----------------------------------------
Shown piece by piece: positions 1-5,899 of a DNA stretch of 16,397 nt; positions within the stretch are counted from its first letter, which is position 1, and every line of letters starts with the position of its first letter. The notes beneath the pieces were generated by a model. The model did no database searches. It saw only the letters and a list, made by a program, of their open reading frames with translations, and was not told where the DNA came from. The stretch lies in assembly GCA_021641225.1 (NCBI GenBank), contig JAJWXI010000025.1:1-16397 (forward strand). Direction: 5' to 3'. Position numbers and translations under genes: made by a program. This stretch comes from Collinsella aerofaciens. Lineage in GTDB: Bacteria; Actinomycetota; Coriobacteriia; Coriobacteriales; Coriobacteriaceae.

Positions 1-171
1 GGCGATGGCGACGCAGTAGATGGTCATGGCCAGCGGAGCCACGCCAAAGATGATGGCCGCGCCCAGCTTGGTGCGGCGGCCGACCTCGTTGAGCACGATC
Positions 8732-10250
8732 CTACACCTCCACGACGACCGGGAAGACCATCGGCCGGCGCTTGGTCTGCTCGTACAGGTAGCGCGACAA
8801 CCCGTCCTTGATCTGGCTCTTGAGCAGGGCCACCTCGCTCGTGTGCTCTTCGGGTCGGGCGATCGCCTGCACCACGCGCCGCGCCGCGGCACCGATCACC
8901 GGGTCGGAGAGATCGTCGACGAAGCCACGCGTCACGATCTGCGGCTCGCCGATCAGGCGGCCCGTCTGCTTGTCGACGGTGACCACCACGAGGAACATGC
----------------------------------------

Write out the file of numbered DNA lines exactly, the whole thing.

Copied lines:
Shown piece by piece: positions 1-5,899 of a DNA stretch of 16,397 nt; positions within the stretch are counted from its first letter, which is position 1, and every line of letters starts with the position of its first letter. The notes beneath the pieces were generated by a model. The model did no database searches. It saw only the letters and a list, made by a program, of their open reading frames with translations, and was not told where the DNA came from. The stretch lies in assembly GCA_021641225.1 (NCBI GenBank), contig JAJWXI010000025.1:1-16397 (forward strand). Direction: 5' to 3'. Position numbers and translations under genes: made by a program. This stretch comes from Collinsella aerofaciens. Lineage in GTDB: Bacteria; Actinomycetota; Coriobacteriia; Coriobacteriales; Coriobacteriaceae.

Positions 1-171
1 GGCGATGGCGACGCAGTAGATGGTCATGGCCAGCGGAGCCACGCCAAAGATGATGGCCGCGCCCAGCTTGGTGCGGCGGCCGACCTCGTTGAGCACGATC
Positions 8732-10250
8732 CTACACCTCCACGACGACCGGGAAGACCATCGGCCGGCGCTTGGTCTGCTCGTACAGGTAGCGCGACAA
8801 CCCGTCCTTGATCTGGCTCTTGAGCAGGGCCACCTCGCTCGTGTGCTCTTCGGGTCGGGCGATCGCCTGCACCACGCGCCGCGCCGCGGCACCGATCACC
8901 GGGTCGGAGAGATCGTCGACGAAGCCACGCGTCACGATCTGCGGCTCGCCGATCAGGCGGCCCGTCTGCTTGTCGACGGTGACCACCACGAGGAACATGC